History William Reid and Company Building (Buckland-Van Wald Building), Detroit Michigan
After a decade of slow growth in the 1870s, Detroit's population doubled in the 1880s, from 116,000 in 1880 to nearly 206,000 by 1890, reflecting its expanding industrial base. The commercial districts of Detroit were concentrated along Woodward Avenue, the major south to north thoroughfare during the past two centuries. The streets running perpendicular to Woodward, particularly near the Detroit River, underwent substantial development beginning in the early 1880s. The area of West Larned Street where this building is situated, four blocks from Woodward Avenue, became a prime commercial location in the 1880s. The surviving real estate and fire insurance atlases show a largely undeveloped area in the late 1870s, with a few frame buildings, including barns, and many vacant lots. By the mid-1890s, this area was almost entirely filled with substantial four and five-story brick commercial and industrial buildings.
The development of West Larned was reflected in the real estate values of the two lots where the building stands. In the late 1860s, one lot sold (in two parcels) for $4,600, but when David Whitney, Jr. bought the same lot in 1883, he paid $12,000. Whitney, a millionaire lumberman who became a major Detroit landowner and developer, acquired the second lot from William Reid in January 1890, at a cost of 514,000.2 Gordon W. Lloyd, a prominent Detroit architect, took out a building permit on 10 May 1890 "to erect a 5-story, brick manufactory store at 118-26 W. Larned, valuation of $38,000."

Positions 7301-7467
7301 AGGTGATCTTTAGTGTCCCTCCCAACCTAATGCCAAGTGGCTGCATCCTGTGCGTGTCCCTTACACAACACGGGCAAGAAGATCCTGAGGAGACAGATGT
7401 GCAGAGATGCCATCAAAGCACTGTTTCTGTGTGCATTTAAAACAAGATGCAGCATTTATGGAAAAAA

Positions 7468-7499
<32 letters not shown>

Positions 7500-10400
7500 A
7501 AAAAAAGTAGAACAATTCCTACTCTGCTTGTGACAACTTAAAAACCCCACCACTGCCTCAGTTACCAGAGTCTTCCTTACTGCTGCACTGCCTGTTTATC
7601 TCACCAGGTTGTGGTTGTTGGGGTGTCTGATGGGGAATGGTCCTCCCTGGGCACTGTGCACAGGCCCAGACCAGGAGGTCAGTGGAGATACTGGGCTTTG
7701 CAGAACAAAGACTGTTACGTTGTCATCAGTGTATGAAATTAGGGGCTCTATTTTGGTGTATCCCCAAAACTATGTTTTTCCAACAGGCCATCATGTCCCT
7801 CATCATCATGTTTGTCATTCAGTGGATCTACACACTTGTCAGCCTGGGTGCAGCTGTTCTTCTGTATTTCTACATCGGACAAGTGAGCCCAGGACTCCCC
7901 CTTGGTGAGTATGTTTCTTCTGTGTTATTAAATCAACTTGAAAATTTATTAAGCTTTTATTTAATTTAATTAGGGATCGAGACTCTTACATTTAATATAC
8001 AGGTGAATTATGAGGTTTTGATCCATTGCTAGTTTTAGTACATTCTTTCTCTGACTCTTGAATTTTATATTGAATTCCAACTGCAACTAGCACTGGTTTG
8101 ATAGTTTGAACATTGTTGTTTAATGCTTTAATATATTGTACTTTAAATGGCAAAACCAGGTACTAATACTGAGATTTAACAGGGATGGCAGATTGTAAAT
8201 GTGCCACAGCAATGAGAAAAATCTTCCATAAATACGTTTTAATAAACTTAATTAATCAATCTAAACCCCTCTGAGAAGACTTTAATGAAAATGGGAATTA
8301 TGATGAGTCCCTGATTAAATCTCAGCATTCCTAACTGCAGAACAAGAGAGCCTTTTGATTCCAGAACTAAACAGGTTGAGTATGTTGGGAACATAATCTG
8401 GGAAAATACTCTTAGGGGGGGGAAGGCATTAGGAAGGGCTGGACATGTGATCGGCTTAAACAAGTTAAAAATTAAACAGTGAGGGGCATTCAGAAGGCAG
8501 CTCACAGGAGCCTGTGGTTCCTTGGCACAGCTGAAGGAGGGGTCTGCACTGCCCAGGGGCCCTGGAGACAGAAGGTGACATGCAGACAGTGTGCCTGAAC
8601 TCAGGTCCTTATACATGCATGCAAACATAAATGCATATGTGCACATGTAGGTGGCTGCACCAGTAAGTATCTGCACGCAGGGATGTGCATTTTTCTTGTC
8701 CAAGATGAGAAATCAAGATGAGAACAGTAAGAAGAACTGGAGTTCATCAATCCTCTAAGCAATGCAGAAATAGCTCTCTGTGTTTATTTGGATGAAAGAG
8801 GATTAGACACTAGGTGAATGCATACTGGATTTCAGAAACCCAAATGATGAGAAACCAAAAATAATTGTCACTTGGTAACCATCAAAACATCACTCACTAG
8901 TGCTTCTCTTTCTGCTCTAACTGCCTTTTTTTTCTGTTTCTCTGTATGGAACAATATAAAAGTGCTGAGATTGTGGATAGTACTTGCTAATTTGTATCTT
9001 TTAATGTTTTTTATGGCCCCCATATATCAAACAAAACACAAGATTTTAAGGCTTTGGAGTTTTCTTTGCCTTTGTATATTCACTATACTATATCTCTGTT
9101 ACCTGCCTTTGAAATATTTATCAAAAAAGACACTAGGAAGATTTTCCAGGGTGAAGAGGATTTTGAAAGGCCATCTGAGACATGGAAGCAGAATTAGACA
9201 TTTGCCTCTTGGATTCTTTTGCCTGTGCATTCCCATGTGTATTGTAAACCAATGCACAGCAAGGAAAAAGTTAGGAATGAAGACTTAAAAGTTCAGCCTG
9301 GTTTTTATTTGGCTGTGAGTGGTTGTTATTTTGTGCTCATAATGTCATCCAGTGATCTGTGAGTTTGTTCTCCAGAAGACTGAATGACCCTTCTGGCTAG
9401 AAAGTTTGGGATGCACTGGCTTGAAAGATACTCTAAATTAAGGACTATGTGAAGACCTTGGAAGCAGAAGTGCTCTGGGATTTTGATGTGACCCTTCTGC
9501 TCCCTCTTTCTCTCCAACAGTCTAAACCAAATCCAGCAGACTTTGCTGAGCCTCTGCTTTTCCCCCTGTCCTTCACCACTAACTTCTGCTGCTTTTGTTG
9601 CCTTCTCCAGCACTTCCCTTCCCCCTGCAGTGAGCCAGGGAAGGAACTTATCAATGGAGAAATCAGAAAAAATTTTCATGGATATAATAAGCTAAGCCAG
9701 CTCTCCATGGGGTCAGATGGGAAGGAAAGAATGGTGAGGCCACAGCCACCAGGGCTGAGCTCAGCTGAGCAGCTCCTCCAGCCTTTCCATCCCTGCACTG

Gordon W. Lloyd dominated Detroit's architectural scene from the early 1860s to the early 1890s. He designed churches, residences, and commercial buildings for some of Detroit's wealthiest and most prestigious families. Born in Cambridge, England, in 1832, Lloyd began his career working in the office of his uncle, a major builder and restorer of churches. Between 1861 and 1875, Lloyd completed a dozen major Gothic-style churches for various Protestant denominations in Detroit and outstate Michigan, along with an equal number of impressive private residences. He designed several cast-iron facade commercial buildings from the mid-1870s through the mid-1880s, then a series of Queen Anne-style residences in the early and mid-1880s, before concluding his career with a series of Romanesque Revival residential and commercial buildings in the late 1880s and early 1890s.
Lloyd's Romanesque Revival commercial architecture was far more modest than that practiced by Henry Hobson Richardson, who had pioneered the use of this style in large commercial buildings. Lloyd used the Romanesque when he designed a large seed warehouse in 1887 for the D.H. Ferry Company of Detroit, His use of that style on the Ferry warehouse, and on the William Reid Building in 1890, were important steps in the evolution of Detroit architecture. The historian W. Hawkins Ferry noted that the Reid building was "one of Lloyd's last buildings and shows how far he had gone from the (Second Empire style) Newberry Building of only ten years earlier." A symbol of the transition to the modern commercial structure, the Reid building was constructed in the same year as Detroit's first skyscraper, the ten-story Hammond Building at Fort and Griswold. Detroit's first all-steel skeleton buildings date from 1894. From his Gothic church spires of the mid-century to the skyscrapers of the 1890s, Gordon W. Lloyd's contributions were etched on Detroit's skyline.